CDS Copula

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(L(t)) = (max[0, L(t) Ki1] max[0, L(t) Ki])KiKi1(4)from whence as a consequence of the equality of the present values of thepremium and proctection leg we compute the tranche spreadsSTCDOKi1;Ki

(0, T) v

k=1B(0, tk) [Ei(L(tk)|F0) Ei(L(tk1)|F0)]v

k=1B(0, tk) [1 Ei(L(tk)|F0)](5)with B(0, tk) denoting the zero bonds maturing at tk. In the approximation(5), we used the notation Ei(L(tk)|F0)= E(Ki1;Ki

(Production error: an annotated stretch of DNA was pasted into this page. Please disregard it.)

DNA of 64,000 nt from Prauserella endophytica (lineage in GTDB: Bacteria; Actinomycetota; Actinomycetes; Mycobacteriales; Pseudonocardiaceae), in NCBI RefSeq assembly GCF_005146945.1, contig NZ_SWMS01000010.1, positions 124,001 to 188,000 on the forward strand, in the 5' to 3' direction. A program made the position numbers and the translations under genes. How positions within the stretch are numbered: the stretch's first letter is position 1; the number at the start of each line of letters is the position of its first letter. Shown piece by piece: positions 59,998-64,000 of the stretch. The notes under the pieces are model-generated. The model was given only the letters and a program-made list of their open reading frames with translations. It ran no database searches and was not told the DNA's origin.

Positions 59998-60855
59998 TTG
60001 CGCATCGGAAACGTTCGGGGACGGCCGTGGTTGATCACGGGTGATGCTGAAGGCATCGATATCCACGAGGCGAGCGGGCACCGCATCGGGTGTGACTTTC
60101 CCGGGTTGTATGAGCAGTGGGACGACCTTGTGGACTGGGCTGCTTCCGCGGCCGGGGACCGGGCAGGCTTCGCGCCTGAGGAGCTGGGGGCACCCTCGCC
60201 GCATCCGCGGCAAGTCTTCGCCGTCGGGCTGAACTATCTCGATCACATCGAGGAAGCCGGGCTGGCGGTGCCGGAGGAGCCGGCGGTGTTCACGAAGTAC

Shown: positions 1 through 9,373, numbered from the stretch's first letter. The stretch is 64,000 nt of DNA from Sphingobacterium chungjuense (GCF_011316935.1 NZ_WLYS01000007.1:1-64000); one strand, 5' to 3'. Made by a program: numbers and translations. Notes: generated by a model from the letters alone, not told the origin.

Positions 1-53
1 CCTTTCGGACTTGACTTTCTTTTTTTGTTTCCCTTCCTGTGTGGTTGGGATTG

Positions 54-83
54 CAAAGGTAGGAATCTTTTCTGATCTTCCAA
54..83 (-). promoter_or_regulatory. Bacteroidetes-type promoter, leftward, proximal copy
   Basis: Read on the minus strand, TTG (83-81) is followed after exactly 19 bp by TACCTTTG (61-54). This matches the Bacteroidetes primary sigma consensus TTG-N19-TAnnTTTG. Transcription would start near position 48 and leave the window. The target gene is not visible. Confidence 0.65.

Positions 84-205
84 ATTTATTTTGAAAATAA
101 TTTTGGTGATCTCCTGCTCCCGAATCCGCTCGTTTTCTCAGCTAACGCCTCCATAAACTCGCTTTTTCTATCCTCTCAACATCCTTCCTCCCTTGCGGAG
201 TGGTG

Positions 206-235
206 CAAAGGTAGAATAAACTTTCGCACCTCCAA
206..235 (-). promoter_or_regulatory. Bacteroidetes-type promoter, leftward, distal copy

(L(tk))|F0). F0 is theinformation at time t0.2.2 Extensions of the One-Factor ModelThe one-factor model from Vasicek (1987) builds on the concept the so-calledLarge Homogeneous Portfolio (LHP) model, a widely used market standardfor the credit index families CDX and iTraxx as it is easy to understand andimplement. It has been serving as the foundation for various extensions suchas, for example, Kalemanova et al. (2005) or Hull and White (2004).For the LHP, we will assume that the number of entities in the referenceportfolio is very large. Each reference entity in the portfolio will have thesame homogenized face value , correlation between any two entities givenby is constant, the recovery rate is R = 0.40 for all entities, each referenceentity will default with the same time-dependent probability pt, and thedefault intensity is given to be constant at any time. We model the returnof entity i at time t asbi,t = Yt +_1 i,t, (6)where the market factor Y and the idiosyncratic factor i are independentstandard normal random variables. The returns are thus standardized, i.e.,we have E(bi,t) = 0 and variance V ar(bi,t) = (i)2+ (1 i)2= 1.4Now, we consider some extensions to the Vasicek model with respect toheavy-talied distributions of the factors. The rst alternative is the well-known Students-t distribution, and the second is the truncated stable dis-tribution.2With Students t distributed factors Yt and i,t with identical degrees offreedom, , the standardized return of rm i is now given bybi,t = _ 2 Yt +_1 _ 2 i,t,The four parameter -stable probability distributions (denoted eitherS(, , ) or sometimes S(, , )) commend themselves for the use inasset return modeling because of the pleasant property of stability undersummation and linear transformation.3Their main shortfall with respectto nite empirical data and most asset price models, however, is that they,in general, have no nite variance. Nonetheless, for example, Prange andScherer (2009) used the -stable distribution to model spreads of tranchedCDS index products. They found that this distribution t the spreads in allclasses quite well.Moreover, for most parameter values, the density function is unknownand has to be approximated. The most common approach is via the charac-teristic function. The method applied by the authors is based on the inverseFourier approach by Chenyao et al. (1999) for values in the center of the dis-tribution which provides an extension of the original method rst conceivedby DuMouchel (1971) who suggested to additionally use the series expan-sion developed by Bergstr om (1952) for values in the tails of the distributionwhere the inverse Four

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